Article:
As brand strategists and designers of brands, we think about memory as a key reference to relationships in community—it’s a simple questioning: what’s memorable? For a customer, GIRVIN’s Brand R’s: which asks: what are the key points of relevance—what’s immediately useful? And what of resonance—the “song” of the brand is right, feels right, looks aligned. And finally—what leads to a relationship? In our thinking, this comes to the personal and reflective nature of the brand as a story that could be shared as in, “this is my brand.”
For us, there’s a code, a string of references that map back to the brand. One can notate these as contemplations, looking at perception of and the shaping of content, Which could be, like the transit mapping, for example, like this subway mapping in Seoul—shown above. It’s a map, a cartography to get there.
Or, as a brand strategist, the mapping notations of a project journal and journey—the central egg of the idea, and the ideals of the communication matrix—which comes down to a meditation on content and strategy for how that will be revealed.
When you think about journey and brand processions, one can think about it as a string of sensorial encounters—nearly a synaesthetic interplay of sensations. When I consider journey strategy, it’s surely about what one sees, but too, about scent, taste, touch and sound. These are obviously understood details by anyone that works in the interplay of architecture, place-making considerations and their nexus in brand-related tactics.
As I’d referenced in my notes on [w]health—the brand design of women’s-health—one might think of packaging as a variation on built environments. They’re both containers, part might relate to the Japanese aesthetic of tsutsumu [a Dentsu production,] a conception of wrapping that presumes that the journey to the object is, unto itself, a special part of the experience of exchange.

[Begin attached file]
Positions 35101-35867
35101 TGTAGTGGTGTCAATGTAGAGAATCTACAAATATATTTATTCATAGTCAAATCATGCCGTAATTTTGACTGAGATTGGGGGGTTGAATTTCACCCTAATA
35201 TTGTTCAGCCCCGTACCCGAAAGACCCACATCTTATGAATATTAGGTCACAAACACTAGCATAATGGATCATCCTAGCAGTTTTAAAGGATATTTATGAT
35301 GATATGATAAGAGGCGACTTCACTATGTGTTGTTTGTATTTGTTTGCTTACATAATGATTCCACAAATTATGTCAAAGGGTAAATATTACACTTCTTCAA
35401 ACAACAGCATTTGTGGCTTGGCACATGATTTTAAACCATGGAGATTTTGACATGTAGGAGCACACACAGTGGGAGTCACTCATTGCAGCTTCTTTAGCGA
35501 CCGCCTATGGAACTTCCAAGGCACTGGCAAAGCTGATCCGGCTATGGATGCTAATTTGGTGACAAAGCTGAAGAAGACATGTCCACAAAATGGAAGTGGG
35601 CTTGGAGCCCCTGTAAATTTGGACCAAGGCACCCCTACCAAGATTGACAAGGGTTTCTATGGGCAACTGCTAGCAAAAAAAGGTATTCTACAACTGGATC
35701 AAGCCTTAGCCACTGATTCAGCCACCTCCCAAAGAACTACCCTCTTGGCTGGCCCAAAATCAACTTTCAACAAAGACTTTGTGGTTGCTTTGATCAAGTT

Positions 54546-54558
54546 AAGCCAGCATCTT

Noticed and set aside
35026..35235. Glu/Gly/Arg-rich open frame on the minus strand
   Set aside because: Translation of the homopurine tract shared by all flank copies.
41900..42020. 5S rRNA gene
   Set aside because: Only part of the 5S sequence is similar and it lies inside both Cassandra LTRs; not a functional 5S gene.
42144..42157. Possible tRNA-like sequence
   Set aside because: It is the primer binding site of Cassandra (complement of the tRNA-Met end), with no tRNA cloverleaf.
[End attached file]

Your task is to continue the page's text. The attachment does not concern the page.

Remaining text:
A book on “the art of wrapping.”
One might consider that the sequencing is a matter of patterning, it’s a pattern that approaches a place—like Ken Rock’s incisions on Bond Street, Manhattan,
creating a foot-fall sensation and visual labyrinth.
Sidewalk incisions by Ken Rock
25 Bond, NYC, NY
That idea of patterned journey-making and experience design can find it set in finger, rather than foot, expression that comes back, in everything, towards the notion of sensorial patterning. What about a packaged object like—one of my favorite drinks, Monster, whose surface is an intricate narrative of embossed impressions.
That could be a larger patterning and distinctive mnemonic, like Dawn Clark and James Carpenter‘s Nordstrom flagship in Manhattan, a reference to waves,
a vast expanse of light, and core storytelling towards
fluency and movement, and GIRVIN’s branding, signage, throughout.
A pattern is a larger schematic—there can be voice, the messaging of a brand is a textual construction of a linguistic patterning. Brandcode® a GIRVIN parlance for the conglomeration of managed brand expressions—is a way in which brand participants access the holism of sensate experiences.
A voiced patterning can be a tenor of uplift, a graphical patterning expression can be a storytelling that illustrates the layered experience of the brand, color can be an integrative link between tiers of experiences—like our work on Siren Song, where we set the interplay our colors for interior design, with our labeling strategy.
In the long run at the strategy of patterning, it comes, too, to symbolic thinking and deeper metaphors. And, as any brand strategist knows, brands start as idealized visions of change and transformation, they offer a transitioning from one state of being to another points of acquisitive shifting. “With this brand, –––––––, I became…” Different.
Looking forward to the next patterning.
Onwards with the journey
Tim Girvin | Principal, Founder and Chief Creative Officer,
GIRVIN | Strategic Branding & Design